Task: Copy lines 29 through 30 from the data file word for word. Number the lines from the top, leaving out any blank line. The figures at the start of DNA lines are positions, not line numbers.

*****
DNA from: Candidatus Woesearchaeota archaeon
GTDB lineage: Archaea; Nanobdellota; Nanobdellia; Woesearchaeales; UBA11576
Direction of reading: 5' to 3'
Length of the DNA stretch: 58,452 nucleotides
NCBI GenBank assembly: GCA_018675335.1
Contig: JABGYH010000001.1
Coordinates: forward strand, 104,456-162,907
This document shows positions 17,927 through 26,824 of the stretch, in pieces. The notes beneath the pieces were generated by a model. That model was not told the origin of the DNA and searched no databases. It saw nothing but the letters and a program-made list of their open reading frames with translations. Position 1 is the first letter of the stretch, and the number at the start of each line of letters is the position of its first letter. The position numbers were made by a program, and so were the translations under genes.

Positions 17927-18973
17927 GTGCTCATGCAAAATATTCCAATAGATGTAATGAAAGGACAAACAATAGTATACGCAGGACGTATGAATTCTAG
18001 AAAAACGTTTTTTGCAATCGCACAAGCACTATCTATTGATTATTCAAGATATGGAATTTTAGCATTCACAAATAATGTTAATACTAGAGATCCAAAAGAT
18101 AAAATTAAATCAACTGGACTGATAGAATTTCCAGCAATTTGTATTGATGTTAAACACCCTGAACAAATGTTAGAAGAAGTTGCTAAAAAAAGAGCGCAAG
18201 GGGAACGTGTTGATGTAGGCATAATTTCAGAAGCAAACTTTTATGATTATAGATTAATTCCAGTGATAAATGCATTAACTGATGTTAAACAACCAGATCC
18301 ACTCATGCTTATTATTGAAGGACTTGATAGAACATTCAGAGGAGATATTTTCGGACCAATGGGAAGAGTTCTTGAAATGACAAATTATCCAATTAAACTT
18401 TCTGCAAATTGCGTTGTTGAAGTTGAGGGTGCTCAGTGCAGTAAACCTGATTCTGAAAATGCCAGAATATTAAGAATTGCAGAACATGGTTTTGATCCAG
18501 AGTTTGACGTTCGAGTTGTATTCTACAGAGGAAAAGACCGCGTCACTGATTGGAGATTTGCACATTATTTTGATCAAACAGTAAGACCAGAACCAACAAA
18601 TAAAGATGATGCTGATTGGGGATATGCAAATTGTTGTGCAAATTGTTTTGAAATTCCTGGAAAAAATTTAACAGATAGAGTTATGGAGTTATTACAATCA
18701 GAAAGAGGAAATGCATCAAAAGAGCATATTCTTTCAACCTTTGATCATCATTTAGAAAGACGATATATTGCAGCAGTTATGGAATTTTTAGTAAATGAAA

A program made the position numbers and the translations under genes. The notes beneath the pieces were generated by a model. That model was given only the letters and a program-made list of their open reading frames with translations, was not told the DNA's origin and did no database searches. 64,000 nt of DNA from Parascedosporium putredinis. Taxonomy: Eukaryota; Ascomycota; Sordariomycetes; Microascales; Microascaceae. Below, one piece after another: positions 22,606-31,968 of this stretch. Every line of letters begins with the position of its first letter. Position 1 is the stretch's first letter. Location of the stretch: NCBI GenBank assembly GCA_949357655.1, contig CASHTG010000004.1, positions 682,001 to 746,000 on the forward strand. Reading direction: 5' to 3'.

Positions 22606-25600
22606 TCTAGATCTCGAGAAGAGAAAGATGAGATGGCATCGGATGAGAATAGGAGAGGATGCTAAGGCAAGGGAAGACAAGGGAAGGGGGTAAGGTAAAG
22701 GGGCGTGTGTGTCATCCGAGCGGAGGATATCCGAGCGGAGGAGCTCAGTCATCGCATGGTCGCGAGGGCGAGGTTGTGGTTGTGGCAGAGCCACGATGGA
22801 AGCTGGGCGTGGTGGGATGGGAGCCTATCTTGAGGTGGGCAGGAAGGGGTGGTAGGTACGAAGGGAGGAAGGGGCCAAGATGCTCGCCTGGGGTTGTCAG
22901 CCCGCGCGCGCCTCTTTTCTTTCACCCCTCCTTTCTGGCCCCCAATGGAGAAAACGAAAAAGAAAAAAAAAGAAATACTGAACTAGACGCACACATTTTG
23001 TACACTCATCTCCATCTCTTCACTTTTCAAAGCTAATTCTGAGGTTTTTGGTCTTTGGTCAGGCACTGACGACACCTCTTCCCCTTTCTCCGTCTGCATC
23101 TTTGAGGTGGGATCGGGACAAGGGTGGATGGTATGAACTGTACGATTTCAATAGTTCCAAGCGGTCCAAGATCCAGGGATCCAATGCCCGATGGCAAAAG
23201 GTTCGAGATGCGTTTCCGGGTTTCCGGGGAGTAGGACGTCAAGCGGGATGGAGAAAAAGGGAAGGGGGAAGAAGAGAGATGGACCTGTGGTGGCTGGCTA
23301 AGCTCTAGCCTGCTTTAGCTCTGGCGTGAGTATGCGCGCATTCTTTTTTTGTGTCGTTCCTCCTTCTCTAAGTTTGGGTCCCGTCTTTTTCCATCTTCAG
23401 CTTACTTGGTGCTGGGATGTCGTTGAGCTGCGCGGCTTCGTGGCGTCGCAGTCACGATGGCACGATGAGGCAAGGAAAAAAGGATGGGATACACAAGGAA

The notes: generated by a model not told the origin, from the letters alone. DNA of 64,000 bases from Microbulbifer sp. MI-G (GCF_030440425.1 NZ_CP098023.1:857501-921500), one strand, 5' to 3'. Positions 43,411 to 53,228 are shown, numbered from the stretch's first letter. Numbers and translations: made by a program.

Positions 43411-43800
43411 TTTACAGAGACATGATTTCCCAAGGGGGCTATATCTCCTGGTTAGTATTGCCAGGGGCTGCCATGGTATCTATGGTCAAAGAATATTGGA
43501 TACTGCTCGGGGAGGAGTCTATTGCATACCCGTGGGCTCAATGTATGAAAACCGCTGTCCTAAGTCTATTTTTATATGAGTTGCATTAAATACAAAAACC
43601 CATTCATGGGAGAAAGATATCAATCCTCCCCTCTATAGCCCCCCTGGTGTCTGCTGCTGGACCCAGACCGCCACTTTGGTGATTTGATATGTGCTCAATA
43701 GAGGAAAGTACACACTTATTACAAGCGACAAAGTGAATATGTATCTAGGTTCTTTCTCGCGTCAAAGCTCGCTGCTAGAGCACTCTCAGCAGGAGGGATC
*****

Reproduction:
23401 CTTACTTGGTGCTGGGATGTCGTTGAGCTGCGCGGCTTCGTGGCGTCGCAGTCACGATGGCACGATGAGGCAAGGAAAAAAGGATGGGATACACAAGGAA

The notes: generated by a model not told the origin, from the letters alone. DNA of 64,000 bases from Microbulbifer sp. MI-G (GCF_030440425.1 NZ_CP098023.1:857501-921500), one strand, 5' to 3'. Positions 43,411 to 53,228 are shown, numbered from the stretch's first letter. Numbers and translations: made by a program.